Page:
At a time when NBC seems more interested in debuting various forms of dreadful TV -- "Superstars of Dance," "Kath & Kim," the new "Knight Rider" -- the network's superior drama series "Kings" seems like an alien invader from Showtime. Smart, subtle and everything that NBC is not these days, "Kings" is a risky venture for the deplumed peacock network.
There is much that goes unsaid in tonight's two-hour pilot. Viewers may have to work to keep up, but knowing the show's source material will help to follow this re-telling of the Bible's David story from 1 Samuel. (For a brief recap, look up "King David" at Wikipedia.com).
Tonight's episode, titled "Goliath," introduces David Shepherd (Chris Egan, "Eragon"), a country boy in the modern, fictional kingdom of Gilboa, who goes to war and faces off against a Goliath tank and rescues captured soldiers, including Jack (Sebastian Stan), the son of King Silas Benjamin (Ian McShane,
"Deadwood"), a stand-in for the Bible's King Saul.
David is hailed as a hero, causing Jack to get jealous as the king uses David for public relations purposes. Other characters include Queen Rose (Susanna Thompson, "Once & Again"); her greedy, scheming brother, William (Dylan Baker) and the Rev. Ephram Samuels (Eamonn Walker, "Oz"), whose visit with David two years before he stares down Goliath includes a blink-and-you'll-miss-it anointing.
"Kings" contains many such moments of nuanced storytelling and character revelation. If you're not paying attention, you'll miss Silas order the killing of an uncooperative member of his court. This light touch, as opposed to the usual broadcast network sledgehammer, makes "Kings" stand apart. Its complexities might also make its chances of success slim.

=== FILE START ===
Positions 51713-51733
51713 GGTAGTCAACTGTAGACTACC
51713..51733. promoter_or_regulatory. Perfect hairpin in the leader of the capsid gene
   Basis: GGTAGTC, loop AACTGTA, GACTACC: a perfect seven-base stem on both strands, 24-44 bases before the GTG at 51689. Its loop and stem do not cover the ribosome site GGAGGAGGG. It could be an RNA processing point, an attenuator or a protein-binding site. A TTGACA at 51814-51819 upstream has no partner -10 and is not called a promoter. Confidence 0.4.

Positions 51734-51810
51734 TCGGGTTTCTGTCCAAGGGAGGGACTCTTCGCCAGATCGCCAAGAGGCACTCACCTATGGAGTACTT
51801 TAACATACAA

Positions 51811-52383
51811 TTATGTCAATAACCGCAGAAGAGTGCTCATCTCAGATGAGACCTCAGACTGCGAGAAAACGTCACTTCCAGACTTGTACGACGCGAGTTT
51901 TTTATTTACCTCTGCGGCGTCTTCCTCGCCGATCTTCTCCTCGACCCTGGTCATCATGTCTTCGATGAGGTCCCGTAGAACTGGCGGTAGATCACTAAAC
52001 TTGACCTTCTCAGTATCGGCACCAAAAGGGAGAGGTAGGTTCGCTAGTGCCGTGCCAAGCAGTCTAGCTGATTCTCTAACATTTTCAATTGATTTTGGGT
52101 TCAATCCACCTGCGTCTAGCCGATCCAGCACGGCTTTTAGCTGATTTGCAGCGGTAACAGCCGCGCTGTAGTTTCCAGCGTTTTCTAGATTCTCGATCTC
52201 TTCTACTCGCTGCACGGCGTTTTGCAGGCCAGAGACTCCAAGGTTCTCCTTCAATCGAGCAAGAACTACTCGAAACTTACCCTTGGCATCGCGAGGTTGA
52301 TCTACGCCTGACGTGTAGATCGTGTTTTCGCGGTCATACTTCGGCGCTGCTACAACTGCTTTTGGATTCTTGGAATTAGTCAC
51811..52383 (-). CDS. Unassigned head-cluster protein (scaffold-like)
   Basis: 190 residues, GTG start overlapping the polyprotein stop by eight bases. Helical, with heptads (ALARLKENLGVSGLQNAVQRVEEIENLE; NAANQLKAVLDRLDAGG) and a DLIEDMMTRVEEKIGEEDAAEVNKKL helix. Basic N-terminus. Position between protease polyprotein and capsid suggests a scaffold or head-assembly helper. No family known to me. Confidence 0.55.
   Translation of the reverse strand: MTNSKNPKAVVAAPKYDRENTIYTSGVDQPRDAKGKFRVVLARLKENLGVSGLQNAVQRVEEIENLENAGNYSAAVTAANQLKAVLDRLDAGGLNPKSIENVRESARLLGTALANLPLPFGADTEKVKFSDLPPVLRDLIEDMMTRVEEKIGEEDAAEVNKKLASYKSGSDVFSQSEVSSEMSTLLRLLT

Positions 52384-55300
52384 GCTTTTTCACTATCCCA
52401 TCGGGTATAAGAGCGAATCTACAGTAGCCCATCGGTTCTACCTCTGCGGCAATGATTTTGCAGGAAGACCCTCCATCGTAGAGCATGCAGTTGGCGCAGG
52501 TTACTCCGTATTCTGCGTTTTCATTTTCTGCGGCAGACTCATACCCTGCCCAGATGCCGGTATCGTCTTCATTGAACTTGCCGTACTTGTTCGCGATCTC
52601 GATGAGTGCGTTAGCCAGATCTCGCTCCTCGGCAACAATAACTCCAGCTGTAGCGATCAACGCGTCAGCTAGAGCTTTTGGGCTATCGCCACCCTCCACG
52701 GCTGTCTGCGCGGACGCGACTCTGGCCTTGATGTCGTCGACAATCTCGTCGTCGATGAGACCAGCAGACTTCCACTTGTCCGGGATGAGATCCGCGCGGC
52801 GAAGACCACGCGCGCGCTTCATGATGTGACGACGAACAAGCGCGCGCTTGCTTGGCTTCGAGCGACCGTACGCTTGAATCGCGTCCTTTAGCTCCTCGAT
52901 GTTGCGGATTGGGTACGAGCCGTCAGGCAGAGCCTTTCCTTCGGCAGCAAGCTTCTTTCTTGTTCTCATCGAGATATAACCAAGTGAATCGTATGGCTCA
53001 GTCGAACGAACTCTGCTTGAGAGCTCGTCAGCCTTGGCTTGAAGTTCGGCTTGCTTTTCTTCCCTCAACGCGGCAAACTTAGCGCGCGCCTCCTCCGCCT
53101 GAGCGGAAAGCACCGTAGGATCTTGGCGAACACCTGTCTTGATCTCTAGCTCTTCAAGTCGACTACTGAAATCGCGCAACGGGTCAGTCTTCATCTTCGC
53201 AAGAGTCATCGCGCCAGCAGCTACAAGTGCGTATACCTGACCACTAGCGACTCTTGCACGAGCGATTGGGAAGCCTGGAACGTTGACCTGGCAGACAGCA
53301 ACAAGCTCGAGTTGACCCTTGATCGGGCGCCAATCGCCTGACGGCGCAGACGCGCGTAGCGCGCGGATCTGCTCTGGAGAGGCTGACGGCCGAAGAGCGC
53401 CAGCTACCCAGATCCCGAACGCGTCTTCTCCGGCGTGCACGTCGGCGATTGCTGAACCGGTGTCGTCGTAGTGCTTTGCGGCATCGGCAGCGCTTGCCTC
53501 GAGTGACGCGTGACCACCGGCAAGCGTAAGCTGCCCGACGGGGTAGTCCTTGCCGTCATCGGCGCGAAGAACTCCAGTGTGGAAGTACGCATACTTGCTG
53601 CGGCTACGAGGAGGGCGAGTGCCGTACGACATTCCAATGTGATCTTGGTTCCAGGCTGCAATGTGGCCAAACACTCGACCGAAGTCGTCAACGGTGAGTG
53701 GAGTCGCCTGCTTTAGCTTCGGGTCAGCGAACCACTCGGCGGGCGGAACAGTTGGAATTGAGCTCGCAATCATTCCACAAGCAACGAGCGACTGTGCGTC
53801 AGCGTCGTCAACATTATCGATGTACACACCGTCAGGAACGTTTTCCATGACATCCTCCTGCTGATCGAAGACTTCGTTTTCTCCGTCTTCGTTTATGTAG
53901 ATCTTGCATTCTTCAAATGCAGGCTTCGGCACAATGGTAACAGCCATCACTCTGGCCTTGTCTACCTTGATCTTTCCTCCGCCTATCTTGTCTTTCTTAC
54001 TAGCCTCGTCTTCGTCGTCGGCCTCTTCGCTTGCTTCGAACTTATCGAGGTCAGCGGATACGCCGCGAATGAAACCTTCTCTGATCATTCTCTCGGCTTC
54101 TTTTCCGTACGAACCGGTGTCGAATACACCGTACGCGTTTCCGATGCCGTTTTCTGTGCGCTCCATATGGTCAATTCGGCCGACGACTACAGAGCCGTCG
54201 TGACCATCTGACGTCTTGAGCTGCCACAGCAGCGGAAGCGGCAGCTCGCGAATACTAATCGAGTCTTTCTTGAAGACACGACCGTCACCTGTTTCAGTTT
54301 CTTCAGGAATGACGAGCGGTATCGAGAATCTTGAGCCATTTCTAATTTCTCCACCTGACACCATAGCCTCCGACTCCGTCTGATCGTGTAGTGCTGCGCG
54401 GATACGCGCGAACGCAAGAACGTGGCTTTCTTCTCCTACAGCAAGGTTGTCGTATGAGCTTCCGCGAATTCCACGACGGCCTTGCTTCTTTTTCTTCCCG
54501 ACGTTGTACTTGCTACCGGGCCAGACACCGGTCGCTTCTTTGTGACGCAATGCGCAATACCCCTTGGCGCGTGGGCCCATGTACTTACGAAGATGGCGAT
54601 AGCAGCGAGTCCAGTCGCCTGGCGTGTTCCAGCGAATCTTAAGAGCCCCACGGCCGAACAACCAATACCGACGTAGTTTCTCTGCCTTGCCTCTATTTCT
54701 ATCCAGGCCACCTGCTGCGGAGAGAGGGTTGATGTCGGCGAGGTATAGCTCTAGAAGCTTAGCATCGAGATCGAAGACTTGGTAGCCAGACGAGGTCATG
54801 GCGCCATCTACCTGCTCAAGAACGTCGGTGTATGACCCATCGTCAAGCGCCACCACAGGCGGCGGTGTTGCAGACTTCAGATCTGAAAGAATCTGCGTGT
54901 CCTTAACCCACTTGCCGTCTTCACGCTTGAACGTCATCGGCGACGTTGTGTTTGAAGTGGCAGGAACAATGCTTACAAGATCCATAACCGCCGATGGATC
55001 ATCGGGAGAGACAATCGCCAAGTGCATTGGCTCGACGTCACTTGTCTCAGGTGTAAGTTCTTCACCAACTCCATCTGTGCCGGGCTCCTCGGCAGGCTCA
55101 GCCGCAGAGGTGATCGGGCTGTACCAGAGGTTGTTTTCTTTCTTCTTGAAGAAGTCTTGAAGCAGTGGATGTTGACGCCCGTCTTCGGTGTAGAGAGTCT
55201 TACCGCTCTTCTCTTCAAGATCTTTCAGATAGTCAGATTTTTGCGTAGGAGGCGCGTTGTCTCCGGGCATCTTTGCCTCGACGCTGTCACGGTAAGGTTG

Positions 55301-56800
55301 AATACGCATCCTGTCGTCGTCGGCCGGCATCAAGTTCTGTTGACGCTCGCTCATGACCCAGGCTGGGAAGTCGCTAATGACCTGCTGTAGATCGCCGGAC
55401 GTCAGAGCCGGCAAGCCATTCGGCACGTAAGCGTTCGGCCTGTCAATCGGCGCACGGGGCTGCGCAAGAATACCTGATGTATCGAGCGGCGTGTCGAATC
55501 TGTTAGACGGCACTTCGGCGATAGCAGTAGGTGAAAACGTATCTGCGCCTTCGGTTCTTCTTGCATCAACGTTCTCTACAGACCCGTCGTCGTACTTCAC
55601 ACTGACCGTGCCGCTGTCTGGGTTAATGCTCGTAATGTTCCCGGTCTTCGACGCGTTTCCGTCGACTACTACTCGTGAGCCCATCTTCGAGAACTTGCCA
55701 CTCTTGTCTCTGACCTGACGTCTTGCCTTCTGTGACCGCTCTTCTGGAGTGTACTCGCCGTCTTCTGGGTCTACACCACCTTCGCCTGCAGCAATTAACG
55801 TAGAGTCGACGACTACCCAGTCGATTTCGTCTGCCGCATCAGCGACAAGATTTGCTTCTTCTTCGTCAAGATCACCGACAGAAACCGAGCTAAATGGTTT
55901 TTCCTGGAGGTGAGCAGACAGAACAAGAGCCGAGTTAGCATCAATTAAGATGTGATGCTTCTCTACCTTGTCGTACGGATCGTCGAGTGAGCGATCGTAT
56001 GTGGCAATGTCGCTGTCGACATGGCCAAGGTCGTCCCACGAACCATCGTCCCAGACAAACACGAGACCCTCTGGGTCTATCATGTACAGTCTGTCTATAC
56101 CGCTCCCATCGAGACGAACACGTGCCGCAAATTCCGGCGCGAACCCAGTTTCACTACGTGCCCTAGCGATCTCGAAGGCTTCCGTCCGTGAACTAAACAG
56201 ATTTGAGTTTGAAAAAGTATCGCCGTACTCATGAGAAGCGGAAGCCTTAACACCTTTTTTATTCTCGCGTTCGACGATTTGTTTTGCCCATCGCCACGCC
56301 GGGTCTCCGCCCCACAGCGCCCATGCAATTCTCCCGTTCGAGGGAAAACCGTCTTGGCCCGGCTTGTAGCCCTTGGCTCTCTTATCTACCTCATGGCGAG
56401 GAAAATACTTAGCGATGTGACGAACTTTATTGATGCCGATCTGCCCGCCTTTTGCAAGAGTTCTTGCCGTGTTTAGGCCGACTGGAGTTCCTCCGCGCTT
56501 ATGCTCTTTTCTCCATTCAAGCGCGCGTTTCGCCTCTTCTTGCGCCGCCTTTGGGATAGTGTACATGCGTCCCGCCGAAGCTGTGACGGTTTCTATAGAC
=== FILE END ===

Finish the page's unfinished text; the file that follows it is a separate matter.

Starring: Ian McShane.
In addition, fans who tune in and are taken with this mature style of storytelling may be disappointed with future episodes. "Kings" reverses the more usual, more logical tactic: Rope viewers in with something understandable and then layer on the complexities. "Kings" begins with a refined approach and grows more pedestrian in subsequent episodes.
Still, there's plenty to love about this series that dances with symbolism -- the butterfly on the Gilboa flag is not a mere adornment -- and replaces clandestine backrooms with windowed board rooms.
McShane, so good on HBO's late, lamented "Deadwood," brings a spot of Al Swearengen's ruthlessness to King Silas, a more benevolent ruler who wants peace but is goaded into more war by his brother-in-law, who heads up a defense contractor. (Any similarities to former Vice President Dick Cheney and Halliburton are, no doubt, totally intentional.)
The whole cast shines, from veterans such as Thompson to relative newcomer Egan, who displays a believable mix of intelligence and naivete.
The 2008-09 television season has been a huge disappointment for fans of quality dramas. If "Kings" doesn't gain a ratings foothold, its failure may signal that the second golden age of serialized character-driven drama on broadcast network television is at an end.